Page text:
It’s tricky, not only because of a lack of knowledge, but because of the level of cultural and individual denial.  Because to empathize with those less fortunate, we are forced to face the very real and scary prospect (if you’ll forgive the theology) that “there but for the grace of God go I.”  Illness, redundancy, loss of a spouse or a partner leaving someone literally holding the baby.  This is what the reality of being forced into a WINZ office is really about.  It is not about character.

And if you want to read about the actual reality of it, you can do no better than to read the blog of one Ms. Sarah Wilson, a.k.a. @writehandedgirl.  She honestly, and bravely at times, has documented her struggle with receiving fair treatment from a system that seems increasingly bereft of empathy, or at times even just normal human decency.  To quote her…

“I’m tired. I’m so tired of this. I almost want to force myself to go back to work because trying to stay on a benefit is more stressful than working full time with a debilitating chronic illness.”  (Click here for the rest of the post)

If you’ve had similar experiences yourself (and everyone I talk to who has had dealings with WINZ has) you might want to read her excellent resource on what your rights are, and what support is available.

And if you’re still doubting how complicated and entrenched our attitudes, and our apathy is to those less fortunate are, then watch this.  It says it all really…

Leave a Comment

  • Geoff April 20, 2014, 5:16 pm

    The whole greed, far right Capitalist economy is entrenched through a multitude of Global Central Bank and Treasury Economic white papers that emphasise GDP growth. These papers are aimed at squeezing out every last cell of human energy toward consumption and therefore capture of Human endeavour by the increasingly skewed pattern of wealth inequality. Lately this GDP growth or bust philosophy has had to include the disabled as well; as the growth engine slowed and stalled inconveniencing Bankers, Petroleum producers and Insurance moguls world wide. This capturing of middle class labour effort by the beneficiary’s of big business has left the middle class with little time to think and see through the illusion of Ego structure deftly constructed by modern Government, as they strive for their next material purchase to prove their superiority over their neighbour. An Ego structure, that emphasises that my success is because of the superiority of I and personal effort rather than the seed that was all our gift at birth regardless of personal striving. We have become Ego’s of training and are hypnotised in our own self glory, to the betterment of those who encourage this state of deep unquestioned sleep. The loathing of Beneficiaries, by these captured human economic inputs called the middle class is “taught loathing” by a Government who wishes to maintain control over this massive human resource and encourages this “selective” discrimination to maintain the veil of secrecy over the true beneficiaries of their labour. The US Fed Bank is a fine example, where since 2009 they have progressively and aggressively reflated the Banks and Corporates by accepting zombie assets for obscene amounts of new money that uses the future middle class as the debtor. This reflation has been aided by global allies maintaining high interest rates that have transferred asset bubbles out of the US and into foreign economies. The US is only realising now, that it will not be able to work it’s way out of the 2009 mess by dropping a Tsunami money from helicopters and so the middle class may soon be jolted out of their long period of slumber and slavery, only to find they are in the same predicament as their fellow man; on the dole or suffering from misfortune induced poverty.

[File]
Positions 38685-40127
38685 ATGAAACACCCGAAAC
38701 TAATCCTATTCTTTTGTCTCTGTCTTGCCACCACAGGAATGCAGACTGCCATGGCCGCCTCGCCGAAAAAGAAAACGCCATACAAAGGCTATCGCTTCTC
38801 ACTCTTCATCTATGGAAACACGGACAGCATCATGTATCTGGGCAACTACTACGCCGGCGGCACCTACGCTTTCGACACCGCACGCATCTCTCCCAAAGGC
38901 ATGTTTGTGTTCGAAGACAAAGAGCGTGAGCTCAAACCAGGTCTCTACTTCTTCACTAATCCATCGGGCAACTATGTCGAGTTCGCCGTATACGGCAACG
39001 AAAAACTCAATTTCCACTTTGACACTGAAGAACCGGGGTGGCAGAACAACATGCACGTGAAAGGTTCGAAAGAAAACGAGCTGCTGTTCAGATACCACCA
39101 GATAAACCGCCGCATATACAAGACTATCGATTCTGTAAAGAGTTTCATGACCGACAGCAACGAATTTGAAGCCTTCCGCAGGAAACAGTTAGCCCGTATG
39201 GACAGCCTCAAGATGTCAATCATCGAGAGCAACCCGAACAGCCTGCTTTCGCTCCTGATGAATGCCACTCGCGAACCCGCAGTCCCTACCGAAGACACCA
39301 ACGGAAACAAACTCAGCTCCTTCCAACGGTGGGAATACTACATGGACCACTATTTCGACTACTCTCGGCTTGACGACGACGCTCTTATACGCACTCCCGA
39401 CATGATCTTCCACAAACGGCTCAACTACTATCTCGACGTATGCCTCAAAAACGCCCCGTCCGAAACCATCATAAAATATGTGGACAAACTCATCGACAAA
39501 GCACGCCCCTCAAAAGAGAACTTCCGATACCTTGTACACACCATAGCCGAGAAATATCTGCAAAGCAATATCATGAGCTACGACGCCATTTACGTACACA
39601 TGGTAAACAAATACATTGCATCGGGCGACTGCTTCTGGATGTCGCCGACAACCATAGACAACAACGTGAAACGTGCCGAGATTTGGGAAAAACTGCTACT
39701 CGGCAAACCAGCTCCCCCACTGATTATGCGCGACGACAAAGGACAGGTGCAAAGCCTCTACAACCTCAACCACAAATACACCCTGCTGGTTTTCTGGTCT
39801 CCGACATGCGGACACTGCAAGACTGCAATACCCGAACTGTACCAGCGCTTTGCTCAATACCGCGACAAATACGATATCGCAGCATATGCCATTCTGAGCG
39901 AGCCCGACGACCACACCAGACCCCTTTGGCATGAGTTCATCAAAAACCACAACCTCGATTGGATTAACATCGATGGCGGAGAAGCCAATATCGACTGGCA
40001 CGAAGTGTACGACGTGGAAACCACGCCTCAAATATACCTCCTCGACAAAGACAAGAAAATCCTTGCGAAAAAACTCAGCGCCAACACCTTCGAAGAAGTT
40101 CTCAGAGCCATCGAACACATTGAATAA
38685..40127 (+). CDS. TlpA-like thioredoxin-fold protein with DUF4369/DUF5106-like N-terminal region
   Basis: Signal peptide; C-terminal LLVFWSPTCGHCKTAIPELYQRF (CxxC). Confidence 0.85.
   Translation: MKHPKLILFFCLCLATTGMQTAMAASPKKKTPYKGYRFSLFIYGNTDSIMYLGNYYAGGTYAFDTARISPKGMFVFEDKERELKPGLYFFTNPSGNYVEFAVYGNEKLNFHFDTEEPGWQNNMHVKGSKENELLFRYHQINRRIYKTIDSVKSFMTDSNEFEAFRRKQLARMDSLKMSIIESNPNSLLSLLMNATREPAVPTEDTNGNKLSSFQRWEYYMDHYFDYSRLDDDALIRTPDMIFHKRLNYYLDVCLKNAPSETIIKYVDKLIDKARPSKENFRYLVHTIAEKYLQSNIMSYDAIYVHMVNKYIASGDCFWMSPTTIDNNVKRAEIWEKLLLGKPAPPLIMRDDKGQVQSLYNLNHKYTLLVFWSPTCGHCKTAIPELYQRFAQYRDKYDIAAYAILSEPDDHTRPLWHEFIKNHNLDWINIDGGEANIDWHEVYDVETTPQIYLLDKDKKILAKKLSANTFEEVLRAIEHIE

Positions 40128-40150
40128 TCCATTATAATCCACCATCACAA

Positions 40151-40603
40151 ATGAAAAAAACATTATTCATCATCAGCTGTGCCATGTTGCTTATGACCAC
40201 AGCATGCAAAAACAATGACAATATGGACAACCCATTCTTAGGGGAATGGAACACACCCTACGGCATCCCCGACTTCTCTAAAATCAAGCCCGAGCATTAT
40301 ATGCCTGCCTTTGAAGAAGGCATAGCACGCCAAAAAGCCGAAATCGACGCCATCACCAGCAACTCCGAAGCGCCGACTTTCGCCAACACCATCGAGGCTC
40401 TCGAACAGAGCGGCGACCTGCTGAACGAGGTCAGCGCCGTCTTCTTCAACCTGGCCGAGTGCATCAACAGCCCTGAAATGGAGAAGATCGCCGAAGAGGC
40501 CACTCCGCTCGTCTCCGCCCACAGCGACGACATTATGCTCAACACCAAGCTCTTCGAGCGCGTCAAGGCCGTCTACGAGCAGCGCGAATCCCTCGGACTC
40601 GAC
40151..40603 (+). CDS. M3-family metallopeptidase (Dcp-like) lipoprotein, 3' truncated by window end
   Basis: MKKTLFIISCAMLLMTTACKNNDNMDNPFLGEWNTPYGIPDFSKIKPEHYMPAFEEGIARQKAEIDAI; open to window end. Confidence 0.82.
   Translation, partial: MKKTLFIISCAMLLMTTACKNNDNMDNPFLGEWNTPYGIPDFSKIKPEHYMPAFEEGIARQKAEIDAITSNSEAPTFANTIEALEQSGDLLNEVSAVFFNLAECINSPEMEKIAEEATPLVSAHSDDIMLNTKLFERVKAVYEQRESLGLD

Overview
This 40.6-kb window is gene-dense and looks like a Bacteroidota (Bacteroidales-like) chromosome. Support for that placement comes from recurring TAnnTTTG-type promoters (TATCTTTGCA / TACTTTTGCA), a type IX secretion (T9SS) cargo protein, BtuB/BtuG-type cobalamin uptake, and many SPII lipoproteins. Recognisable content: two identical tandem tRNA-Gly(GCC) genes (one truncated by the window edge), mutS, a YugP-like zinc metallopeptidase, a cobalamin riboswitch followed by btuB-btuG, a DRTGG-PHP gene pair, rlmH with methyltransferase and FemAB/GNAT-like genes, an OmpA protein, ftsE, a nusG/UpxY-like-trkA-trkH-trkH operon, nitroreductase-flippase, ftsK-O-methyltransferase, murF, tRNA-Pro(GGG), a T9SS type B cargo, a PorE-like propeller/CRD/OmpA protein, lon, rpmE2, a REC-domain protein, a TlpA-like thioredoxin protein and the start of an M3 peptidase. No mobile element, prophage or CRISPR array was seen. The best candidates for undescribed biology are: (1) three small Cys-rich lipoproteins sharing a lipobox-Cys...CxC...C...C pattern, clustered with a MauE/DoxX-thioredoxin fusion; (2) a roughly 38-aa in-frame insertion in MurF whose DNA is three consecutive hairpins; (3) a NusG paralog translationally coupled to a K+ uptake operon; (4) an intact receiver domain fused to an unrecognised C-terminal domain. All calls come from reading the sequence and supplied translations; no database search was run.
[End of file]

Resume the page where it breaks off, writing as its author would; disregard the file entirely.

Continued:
Reply
  • Andrew Duncan April 27, 2014, 12:17 pm

    Great piece, Kyle, Thanks.
    I discovered another bit of the injustice today: Note that the government has just implemented legislation that holds beneficiaries partners jointly accountable for any welfare fraud and subsequent debt created because of dishonesty. Paradoxically, such legislation is not applied to the partners of white collar criminals!!
    Cheers,
    Andrew

    Reply
    • Kyle MacDonald April 27, 2014, 8:46 pm

      Says a lot doesn’t it. And also let’s not forget those on a benefit also pay tax, unlike many…

      Reply
  • Philip Culbertson April 28, 2014, 2:19 pm

    Kyle, I applaud your social consciousness. Originally, that was one of the overarching goals of psychotherapy. Glad to see you keeping the tradition alive. Philip

    Reply
    • Kyle MacDonald April 28, 2014, 2:51 pm

      Thanks Phillip! And nice to hear from you.

      Reply